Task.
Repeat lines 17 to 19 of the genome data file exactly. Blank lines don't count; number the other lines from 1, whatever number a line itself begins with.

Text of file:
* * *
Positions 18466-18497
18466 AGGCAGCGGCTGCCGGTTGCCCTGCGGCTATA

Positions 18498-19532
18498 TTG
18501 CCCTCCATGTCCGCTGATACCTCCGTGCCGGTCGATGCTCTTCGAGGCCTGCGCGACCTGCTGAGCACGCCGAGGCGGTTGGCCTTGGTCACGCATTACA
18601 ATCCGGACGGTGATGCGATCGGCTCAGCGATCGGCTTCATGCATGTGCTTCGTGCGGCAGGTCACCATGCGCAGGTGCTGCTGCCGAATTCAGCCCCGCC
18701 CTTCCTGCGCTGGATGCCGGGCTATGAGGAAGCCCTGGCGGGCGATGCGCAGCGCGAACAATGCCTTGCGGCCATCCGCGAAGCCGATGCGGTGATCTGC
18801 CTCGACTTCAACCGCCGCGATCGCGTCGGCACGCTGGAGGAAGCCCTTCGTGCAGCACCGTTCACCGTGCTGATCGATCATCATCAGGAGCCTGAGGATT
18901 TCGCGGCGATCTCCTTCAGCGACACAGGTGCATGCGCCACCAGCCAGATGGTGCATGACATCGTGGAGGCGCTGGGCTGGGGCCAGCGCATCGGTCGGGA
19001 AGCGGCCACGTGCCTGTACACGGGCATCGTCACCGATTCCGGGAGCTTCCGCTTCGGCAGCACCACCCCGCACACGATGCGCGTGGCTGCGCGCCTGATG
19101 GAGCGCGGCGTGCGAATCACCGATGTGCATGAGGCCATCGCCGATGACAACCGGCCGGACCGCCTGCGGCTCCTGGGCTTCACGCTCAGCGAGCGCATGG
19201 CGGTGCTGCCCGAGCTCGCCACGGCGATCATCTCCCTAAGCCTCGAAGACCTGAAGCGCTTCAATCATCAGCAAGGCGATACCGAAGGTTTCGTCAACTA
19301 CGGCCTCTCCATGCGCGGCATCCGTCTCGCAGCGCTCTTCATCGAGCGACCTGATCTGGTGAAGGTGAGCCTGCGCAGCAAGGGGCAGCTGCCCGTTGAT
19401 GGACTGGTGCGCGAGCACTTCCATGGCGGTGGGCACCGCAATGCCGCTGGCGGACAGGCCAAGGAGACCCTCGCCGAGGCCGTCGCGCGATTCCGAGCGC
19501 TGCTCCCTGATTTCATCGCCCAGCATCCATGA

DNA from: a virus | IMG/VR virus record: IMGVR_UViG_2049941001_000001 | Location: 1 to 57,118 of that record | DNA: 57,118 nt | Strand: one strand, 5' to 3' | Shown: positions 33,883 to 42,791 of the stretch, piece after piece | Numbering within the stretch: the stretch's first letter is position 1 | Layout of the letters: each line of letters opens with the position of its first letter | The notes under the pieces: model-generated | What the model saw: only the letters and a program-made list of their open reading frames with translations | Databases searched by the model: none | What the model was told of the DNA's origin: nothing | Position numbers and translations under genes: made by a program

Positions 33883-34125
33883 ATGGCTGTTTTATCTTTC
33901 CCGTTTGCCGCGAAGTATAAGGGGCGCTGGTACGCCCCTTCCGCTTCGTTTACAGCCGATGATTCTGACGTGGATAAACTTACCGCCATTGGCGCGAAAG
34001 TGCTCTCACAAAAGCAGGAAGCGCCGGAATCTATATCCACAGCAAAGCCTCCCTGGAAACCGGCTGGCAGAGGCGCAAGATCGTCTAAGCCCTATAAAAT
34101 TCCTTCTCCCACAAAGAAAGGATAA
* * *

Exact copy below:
Positions 33883-34125
33883 ATGGCTGTTTTATCTTTC
33901 CCGTTTGCCGCGAAGTATAAGGGGCGCTGGTACGCCCCTTCCGCTTCGTTTACAGCCGATGATTCTGACGTGGATAAACTTACCGCCATTGGCGCGAAAG